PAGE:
January 1, 2012;
Molecular phylogeny of OVOL genes illustrates a conserved C2H2 zinc finger domain coupled by hypervariable unstructured regions.
OVO-like proteins (OVOL) are members of the zinc finger protein family and serve as transcription factors to regulate gene expression in various differentiation processes. Recent studies have shown that OVOL genes are involved in epithelial development and differentiation in a wide variety of organisms; yet there is a lack of comprehensive studies that describe OVOL proteins from an evolutionary perspective. Using comparative genomic analysis, we traced three different OVOL genes (OVOL1
-3) in vertebrates. One gene, OVOL3
, was duplicated during a whole-genome-duplication event in fish, but only the copy (OVOL3b) was retained. From early-branching metazoa to humans, we found that a core domain, comprising a tetrad of C2H2 zinc fingers, is conserved. By domain comparison of the OVOL proteins, we found that they evolved in different metazoan lineages by attaching intrinsically-disordered (ID) segments of N/C-terminal extensions of 100 to 1000 amino acids to this conserved core. These ID regions originated independently across different animal lineages giving rise to different types of OVOL genes over the course of metazoan evolution. We illustrated the molecular evolution of metazoan OVOL genes over a period of 700 million years (MY). This study both extends our current understanding of the structure/function relationship of metazoan OVOL genes, and assembles a good platform for further characterization of OVOL genes from diverged organisms.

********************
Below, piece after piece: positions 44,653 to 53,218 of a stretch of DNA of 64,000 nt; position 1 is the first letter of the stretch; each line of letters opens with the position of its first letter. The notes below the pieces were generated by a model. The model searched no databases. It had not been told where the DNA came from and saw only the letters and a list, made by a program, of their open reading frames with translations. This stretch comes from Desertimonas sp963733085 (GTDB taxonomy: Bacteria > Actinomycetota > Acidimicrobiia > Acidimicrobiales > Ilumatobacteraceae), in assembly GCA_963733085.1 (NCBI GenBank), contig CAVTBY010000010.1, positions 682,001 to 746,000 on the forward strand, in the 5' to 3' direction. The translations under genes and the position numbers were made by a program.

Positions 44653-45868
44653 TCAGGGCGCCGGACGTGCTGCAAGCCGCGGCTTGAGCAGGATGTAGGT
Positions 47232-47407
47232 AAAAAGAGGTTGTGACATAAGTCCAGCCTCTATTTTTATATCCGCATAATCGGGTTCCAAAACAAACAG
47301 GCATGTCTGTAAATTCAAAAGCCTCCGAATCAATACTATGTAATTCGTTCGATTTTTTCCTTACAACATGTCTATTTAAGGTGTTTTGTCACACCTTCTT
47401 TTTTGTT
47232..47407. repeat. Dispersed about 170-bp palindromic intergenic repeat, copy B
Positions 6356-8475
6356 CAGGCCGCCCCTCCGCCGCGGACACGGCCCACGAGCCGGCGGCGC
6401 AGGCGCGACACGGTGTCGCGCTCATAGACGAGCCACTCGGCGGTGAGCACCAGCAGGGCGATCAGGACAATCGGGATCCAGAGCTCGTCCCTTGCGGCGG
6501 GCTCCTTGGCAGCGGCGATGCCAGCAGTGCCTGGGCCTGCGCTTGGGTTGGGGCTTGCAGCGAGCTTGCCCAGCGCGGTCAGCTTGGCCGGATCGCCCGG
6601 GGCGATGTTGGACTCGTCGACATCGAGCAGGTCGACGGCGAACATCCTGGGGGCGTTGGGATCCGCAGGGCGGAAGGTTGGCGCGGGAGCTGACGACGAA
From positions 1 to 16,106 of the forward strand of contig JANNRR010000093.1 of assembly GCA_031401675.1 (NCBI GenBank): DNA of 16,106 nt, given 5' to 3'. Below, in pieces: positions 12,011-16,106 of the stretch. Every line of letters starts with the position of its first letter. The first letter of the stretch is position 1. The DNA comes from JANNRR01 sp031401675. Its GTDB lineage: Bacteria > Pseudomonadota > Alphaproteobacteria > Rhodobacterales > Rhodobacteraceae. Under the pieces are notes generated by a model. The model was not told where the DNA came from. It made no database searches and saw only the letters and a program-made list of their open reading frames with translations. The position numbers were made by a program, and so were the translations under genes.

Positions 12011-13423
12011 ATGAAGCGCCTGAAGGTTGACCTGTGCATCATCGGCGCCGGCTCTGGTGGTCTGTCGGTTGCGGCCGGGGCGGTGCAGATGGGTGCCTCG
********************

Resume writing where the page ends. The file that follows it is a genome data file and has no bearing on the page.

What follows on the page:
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Figure 1. OVOL proteins are characterized by the presence of hypervariable ID regions. A. Mouse OVOL1 has ID residues in the first 100 amino acids. B. Mouse OVOL2 possesses ID residues in the first 50 amino acids with a glycine-rich and serine rich region as marked in red color. C. Mouse OVOL3 has ID segments within the N-terminal 100 residues. D. Drosophila OVO is intrinsically disordered with large patches of residue biasness as indicated by the red color. We used DISOPRED2 software  for the prediction of ID regions. The horizontal line indicates the ordered/disordered threshold for the default false positive rate of 5%. The 'filter' curve represents the outputs from DISOPRED2 and the 'output' curve represents the outputs from a linear support vector machine (SVM) classifier (DISOPREDsvm). The outputs from DISOPREDsvm are included to indicate shorter as low confidence predictions of disorder.
Figure 2. The disordered regions of OVOL have evolved more rapidly than structured regions.A) Structured regions only, B) Disordered segments only, C) Full-length OVOL.
Figure 3. Chromosomal localization of OVOL1 gene from selected vertebrates, flanked by a set of conserved marker genes.SIPA1: signal-induced proliferation-associated 1; RELA: v-rel reticuloendotheliosis viral oncogene homolog A (avian); KAT5: K (lysine) acetyltransferase; SNX32: sorting nexin 32; MUS81: MUS81 endonuclease homolog (S. cerevisiae); BANF1: barrier to autointegration factor 1; EXOC6B: exocyst complex component 6B; DYSF: dysferlin, limb girdle muscular dystrophy 2B; COL4A5: collagen, type IV, alpha 5; DAK: dihydroxyacetone kinase 2 S. cerevisiae homolog.